The Frog and the “Steipler” Rabbi

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28 Mar 2007

Holy and Secular: How were the frogs distributed throughout all of the land of Egypt? Rabbi Akiva gives us a very amazing explanation. “There was one frog, and the Egyptians would hit it with a stick. As they struck it, other frogs would fall away from it, until the whole land of Egypt was filled with frogs.” [Midrash Tanchuma Va’eira 14]. The Egyptians are the ones who distributed all the frogs. They kept hitting the first one, and that is how the frogs spread through the land.

The Steipler Rabbi (Rabbi Yaakov Kanievsky) asked a very reasonable question about this Midrash. The Egyptians saw that when they struck the frog it was divided into more and more frogs – why then did they continue hitting it? If when you strike the frog it does not die but rather divides into more frogs, wouldn’t it be best not to do anything at all? Why did the Egyptians insist on hitting the frog and thus spreading the plague throughout the land?

The rabbi’s reply to this question is very important. It is a combination of psychology and ethics:

“Where does the trait of anger lead? Since the frog continued to give off more frogs, they felt that they had to keep hitting it in order to take revenge, and to strike it as hard as possible! And the more frogs it gave off, the angrier they became. Their anger burned within them. And this kept on – they continued to strike and take vengeance, and it continued to lay swarms of new frogs, until the entire land was covered.”

The Egyptians did not think that it would help them to strike the frog. They simply were very angry, and they tried to punish the insolent frog. The fact that they were the ones who were harmed by the punishment of the frog did not interest them at all. The main thing was to vent their anger, to strike out and to punish. If the Egyptians had remained calm, the plague of the frogs would not have been such a severe tragedy. The ones who transformed it into a terrible plague were the Egyptians themselves!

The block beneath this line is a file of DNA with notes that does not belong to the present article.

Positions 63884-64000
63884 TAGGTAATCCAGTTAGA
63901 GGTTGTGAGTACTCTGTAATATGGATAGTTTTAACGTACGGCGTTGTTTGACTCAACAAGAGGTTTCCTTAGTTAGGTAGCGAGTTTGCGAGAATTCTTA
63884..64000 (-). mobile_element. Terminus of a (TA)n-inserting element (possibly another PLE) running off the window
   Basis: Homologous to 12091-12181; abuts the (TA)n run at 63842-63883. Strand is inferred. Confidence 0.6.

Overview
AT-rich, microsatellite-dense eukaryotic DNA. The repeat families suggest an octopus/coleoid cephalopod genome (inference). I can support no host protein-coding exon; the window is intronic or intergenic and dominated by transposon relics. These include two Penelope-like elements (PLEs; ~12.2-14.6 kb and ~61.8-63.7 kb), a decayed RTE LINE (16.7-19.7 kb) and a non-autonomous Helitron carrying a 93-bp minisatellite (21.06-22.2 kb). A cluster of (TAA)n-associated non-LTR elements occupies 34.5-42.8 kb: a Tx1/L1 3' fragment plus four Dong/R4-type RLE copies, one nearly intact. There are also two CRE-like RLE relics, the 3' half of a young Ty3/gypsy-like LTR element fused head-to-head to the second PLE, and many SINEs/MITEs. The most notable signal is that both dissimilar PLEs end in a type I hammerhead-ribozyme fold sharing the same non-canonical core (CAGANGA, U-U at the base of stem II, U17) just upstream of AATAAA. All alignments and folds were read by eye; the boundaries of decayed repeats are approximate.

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It is important to know that the frog did not remain in Egypt. The Steipler Rabbi claims that each and every one of us sometimes meets just such a frog. And like in Egypt, the seriousness of the blow struck by the frog depends only on our reaction:

“The same is true in any case when we become angry, for if we let our shame be heard and do not respond the matter will slowly settle down. But when we respond, our antagonist answers, back and forth. And the more we avenge ourselves, the more our antagonist responds, as strongly as possible. Thus, logic demands that the best policy is not to fight against the one who hurt us but rather to remain quiet until the matter subsides.

“But the trait of anger demands the following: How can I be quiet about this? And the person begins to respond or to take revenge. So then the other person increases his attack, and his own trait of anger tells him that he must react even stronger. And this repeats itself over and over, ending just like the plague of the frogs!”

* * * * * *

It happens now and then that we are hurt or insulted. Every one of us has the same choice that the Egyptians had – we can “swallow the frog” or strike back. The most tempting alternative is to hit the frog, to fight back and to engage in a battle against those who insulted us. But the best policy is often to just ignore the insult.

We believe in the Creator of the world, who understands every person and rewards or punishes each and every one according to his actions. If somebody harms us, the Almighty will make sure to punish him, in this world or in the next. If we will try to punish him ourselves and to fight for justice and righteousness, we may very quickly find that we are first and foremost harming ourselves.

And what about the insult? For this matter, the words of Rabbi Chaim Sabato are most appropriate: “If a person is honored in a way that seems to him to be more than he deserves he should not object. Rather, he should be aware that as compensation in the future he will be put to shame in a way that is not appropriate for him. Thus, he should realize that when he is given an undeserved honor he has an excess of credit. And when a jealous person puts him to shame, he should not be angry but he should realize that he is using up his extra credit. And in this way he will become calm.”

Reprinted with permission from Zomet Institute (

The words of this author reflect his/her own opinions and do not necessarily represent the official position of the Orthodox Union.